Recently, Amazon launched its newest writing platform, called Kindle Vella, which is currently limited to only the US market. The name itself is a play on the term novella, which is classified as a work of fiction between 17,500 – 40,000 words. Novellas are longer than a short story but not quite long enough to be considered a novel.
Kindle Vella is a serialized fiction platform. The premise is to post a new episode of a longer story at regular intervals, and those intervals are being left entirely up to the writer. They can even choose to post entirely at random. The episodes should leave readers with enough suspense that they’ll look forward with anticipation to the next episode.
For readers of novels who are used to having a complete story at the time of purchase, this style of storytelling may take some getting used to. However, many readers of fanfiction are intimately familiar with this. Most fanfiction stories are told in a serialized fashion. The concept isn’t new, as many novels in the late 1800s and into the early 1900s were published this way.
Jules Verne published most of his novels as serials in Hetzel’s Magasin d’éducation et de récréation, a French literary magazine. One of my favorite novels, A Princess of Mars, by Edgar Rice Burroughs, was serialized in All-Story Magazine. Once a serialized story was complete, it was common to compile them into either a single novel or a series of novels.
Publishing on Kindle Vella
The Kindle Vella platform makes publishing stories fairly straightforward. It starts with setting up a new story. This includes giving it a title, uploading some cover art, and writing a summary or blurb for the story.
Once the story has been set up, you can add episodes, and each episode must be set up separately. For each episode, they ask you to provide an episode title, provide the text of the episode, and you have the option to include author’s notes at the end of the episode.
You can either write the text directly into the interface provided, or you can upload the episode from your computer. The text editor has limited formatting, with only bold, italics, or underline available, and they limit each episode to a minimum of 500 words and a maximum of 5,000 words.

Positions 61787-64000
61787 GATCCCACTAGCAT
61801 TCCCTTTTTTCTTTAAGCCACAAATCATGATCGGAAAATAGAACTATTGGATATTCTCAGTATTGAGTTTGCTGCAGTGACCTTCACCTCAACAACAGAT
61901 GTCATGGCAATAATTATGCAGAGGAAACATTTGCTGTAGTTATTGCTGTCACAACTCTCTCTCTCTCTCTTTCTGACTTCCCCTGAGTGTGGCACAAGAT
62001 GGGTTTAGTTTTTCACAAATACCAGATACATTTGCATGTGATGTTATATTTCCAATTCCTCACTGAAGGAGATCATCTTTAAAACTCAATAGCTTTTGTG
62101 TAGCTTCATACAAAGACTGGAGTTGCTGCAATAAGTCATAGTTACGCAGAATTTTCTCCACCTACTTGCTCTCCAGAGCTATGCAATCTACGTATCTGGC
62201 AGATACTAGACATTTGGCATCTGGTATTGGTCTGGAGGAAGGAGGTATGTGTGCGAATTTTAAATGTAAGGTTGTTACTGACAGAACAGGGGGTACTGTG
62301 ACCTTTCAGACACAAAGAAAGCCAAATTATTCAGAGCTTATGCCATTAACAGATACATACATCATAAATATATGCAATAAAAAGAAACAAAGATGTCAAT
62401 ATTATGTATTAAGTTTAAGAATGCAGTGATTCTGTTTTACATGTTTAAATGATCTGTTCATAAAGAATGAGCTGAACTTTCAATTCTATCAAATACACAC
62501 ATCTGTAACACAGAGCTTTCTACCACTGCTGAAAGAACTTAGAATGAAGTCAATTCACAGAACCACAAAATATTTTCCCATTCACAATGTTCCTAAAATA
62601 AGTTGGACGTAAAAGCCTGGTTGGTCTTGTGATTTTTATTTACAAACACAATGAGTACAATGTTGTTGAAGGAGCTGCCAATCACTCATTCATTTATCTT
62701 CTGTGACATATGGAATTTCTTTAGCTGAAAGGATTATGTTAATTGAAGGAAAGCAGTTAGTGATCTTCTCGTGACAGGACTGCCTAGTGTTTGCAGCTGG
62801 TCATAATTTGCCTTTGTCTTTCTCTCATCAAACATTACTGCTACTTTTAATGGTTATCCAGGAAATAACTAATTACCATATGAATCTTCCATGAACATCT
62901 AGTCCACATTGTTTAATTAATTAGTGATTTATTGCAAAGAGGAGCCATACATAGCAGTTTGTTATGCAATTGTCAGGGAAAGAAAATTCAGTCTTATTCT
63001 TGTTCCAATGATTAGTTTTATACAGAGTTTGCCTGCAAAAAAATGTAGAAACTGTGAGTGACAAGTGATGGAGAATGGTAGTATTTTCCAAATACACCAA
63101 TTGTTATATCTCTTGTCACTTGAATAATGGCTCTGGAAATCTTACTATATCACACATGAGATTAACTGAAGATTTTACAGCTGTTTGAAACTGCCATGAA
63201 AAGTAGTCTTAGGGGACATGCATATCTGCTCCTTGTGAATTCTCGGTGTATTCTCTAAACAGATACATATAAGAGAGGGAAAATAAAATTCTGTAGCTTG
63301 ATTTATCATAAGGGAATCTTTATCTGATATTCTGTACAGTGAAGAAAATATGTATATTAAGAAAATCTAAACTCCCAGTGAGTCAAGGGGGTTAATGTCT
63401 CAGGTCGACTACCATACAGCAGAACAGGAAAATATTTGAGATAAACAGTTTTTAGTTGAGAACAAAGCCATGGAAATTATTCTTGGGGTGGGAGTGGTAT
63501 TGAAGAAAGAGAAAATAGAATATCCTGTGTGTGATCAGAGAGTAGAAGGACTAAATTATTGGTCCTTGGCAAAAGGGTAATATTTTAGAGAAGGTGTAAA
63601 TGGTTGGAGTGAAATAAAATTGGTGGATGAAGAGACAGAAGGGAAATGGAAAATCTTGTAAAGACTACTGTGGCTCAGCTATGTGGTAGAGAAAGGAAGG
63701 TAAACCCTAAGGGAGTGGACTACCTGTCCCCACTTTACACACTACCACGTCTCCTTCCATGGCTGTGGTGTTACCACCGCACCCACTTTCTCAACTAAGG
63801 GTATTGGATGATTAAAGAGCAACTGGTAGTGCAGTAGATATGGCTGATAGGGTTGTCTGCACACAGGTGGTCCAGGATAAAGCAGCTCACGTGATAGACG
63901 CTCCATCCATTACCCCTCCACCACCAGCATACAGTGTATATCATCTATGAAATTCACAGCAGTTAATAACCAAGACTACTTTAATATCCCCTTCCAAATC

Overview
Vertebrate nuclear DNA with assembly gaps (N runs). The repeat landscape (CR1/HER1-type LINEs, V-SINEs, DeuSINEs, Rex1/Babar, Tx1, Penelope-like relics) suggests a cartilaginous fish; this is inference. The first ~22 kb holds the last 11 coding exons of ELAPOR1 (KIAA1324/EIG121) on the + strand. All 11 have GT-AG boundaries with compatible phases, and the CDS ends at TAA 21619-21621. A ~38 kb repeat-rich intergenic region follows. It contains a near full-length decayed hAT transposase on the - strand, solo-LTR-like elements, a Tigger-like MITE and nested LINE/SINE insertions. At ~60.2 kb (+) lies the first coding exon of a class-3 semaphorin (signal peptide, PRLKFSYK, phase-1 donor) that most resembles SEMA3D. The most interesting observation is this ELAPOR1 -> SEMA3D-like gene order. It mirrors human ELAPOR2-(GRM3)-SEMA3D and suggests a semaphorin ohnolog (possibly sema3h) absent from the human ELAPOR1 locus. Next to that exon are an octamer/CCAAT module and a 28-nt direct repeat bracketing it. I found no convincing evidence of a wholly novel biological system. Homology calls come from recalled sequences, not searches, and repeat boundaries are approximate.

You can then schedule the date you wish the episode to publish live, or publish live immediately. One caveat to keep in mind is that they review each episode before publication, and the review time takes around two to three days. Immediate is not quite so immediate.
Writers will earn based on how long each episode is, and the royalty earned is 50% of how much the readers have spent on the tokens they are using to unlock the episodes.
Reading on Kindle Vella
For readers, they can read the first three episodes of any story for free. After that, they have to unlock episodes using tokens. The amount of tokens required depends on the length of each episode. It costs about one token for every 100 words, so for an episode with 2,500 words it would cost twenty-five tokens. The cost of tokens is approximately 1 US cent per token or less, depending on the bundle you choose to purchase.
After you have read an episode, you can provide feedback by giving the story a thumbs-up. You can also give favorite stories a crown, something they give you in limited supply after purchasing tokens. You’re also able to rate and review the stories in the same way you can rate and review novels on Amazon.
My Kindle Vella Experience
When I learned of Kindle Vella back in April 2020, I was immediately excited. While I have published two novels, I still love the serialized format of writing fanfiction. Unfortunately, cecause of the nature of fanfiction, there is no legal way to earn money from the effort, so each of those stories is entirely a labor of love.
I began working on my first Kindle Vella story, Transcendent, almost immediately, and the time the platform launched, I had six episodes ready to go. The overall interface of the platform from the writer’s end is simple but usable. I would like to see more formatting options, although I can understand why they’ve kept it limited. The most frustrating thing is the lack of formatting in the author’s notes, and the limited space allowed.
Since the platform is still in beta, there have not been any big announcements made by Amazon. Any marketing for the stories already on the platform has had to come entirely from the writers. This has made readership very low at the onset, but I hope that will change.
I know a lot of writers who have been trying out the platform are very frustrated and many are already choosing to pull their stories off Kindle Vella and repurpose them as novels that they’ll publish through regular Kindle Direct Publishing (KDP) platform instead.
Since I specifically wrote my story for a platform like Kindle Vella, I don’t see any point in pulling it. I’m going to continue posting episodes weekly until the entire story is published. Then I will sit back and see what happens as the platform evolves. If Kindle Vella fails, there are plenty of other serialized writing platforms on the internet I can move my story to.
In the meantime, if you enjoy reading gay erotic romance stories and would like to read one that features a transgender character, please give Transcendent a read. If you enjoy the episodes, please remember to give them a thumbs-up so I know.